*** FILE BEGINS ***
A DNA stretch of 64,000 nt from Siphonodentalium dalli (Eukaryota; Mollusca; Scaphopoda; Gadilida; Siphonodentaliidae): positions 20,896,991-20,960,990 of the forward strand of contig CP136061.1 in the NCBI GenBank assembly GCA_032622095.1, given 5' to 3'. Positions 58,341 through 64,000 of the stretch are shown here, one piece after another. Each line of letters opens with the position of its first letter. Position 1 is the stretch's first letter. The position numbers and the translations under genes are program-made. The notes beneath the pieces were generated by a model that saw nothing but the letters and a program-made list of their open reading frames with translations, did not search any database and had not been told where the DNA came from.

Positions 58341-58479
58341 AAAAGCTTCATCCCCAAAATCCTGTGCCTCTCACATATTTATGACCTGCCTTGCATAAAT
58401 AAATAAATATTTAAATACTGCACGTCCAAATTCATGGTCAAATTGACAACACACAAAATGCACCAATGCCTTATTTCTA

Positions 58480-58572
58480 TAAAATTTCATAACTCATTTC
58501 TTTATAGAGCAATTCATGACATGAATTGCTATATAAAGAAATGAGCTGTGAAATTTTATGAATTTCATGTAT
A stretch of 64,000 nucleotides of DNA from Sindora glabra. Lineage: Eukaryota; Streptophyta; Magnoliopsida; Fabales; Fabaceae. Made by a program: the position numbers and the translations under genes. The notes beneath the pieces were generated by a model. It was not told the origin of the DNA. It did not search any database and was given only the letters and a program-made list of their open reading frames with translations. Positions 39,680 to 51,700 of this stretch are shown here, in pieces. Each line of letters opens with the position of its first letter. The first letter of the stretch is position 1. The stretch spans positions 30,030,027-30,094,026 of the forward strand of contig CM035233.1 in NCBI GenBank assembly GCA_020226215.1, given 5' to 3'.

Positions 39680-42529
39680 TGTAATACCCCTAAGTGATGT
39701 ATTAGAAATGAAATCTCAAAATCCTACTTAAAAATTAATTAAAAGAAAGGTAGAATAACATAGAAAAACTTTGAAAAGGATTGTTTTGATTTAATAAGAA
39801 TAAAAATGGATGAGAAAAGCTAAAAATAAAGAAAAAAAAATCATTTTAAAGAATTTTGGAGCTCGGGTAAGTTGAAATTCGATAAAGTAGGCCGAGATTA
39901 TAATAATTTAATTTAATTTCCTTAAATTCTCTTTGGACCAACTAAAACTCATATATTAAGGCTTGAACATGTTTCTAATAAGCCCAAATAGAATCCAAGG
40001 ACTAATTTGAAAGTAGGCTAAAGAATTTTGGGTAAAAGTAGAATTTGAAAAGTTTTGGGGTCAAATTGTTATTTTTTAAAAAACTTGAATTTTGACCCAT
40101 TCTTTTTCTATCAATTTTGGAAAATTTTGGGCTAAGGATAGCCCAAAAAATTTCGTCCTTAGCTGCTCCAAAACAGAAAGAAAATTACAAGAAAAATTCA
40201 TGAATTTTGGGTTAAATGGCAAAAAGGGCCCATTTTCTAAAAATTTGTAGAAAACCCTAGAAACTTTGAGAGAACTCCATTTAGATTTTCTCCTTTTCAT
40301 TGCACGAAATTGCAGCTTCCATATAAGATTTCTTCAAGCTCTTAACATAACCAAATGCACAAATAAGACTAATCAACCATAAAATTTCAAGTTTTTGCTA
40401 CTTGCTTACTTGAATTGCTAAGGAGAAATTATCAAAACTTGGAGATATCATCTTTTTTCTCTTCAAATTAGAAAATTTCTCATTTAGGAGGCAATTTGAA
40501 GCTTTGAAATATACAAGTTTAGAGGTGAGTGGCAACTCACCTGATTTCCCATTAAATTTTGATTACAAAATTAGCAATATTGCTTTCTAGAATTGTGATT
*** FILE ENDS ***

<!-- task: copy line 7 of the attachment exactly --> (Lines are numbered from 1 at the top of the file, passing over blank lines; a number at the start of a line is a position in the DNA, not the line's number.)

58501 TTTATAGAGCAATTCATGACATGAATTGCTATATAAAGAAATGAGCTGTGAAATTTTATGAATTTCATGTAT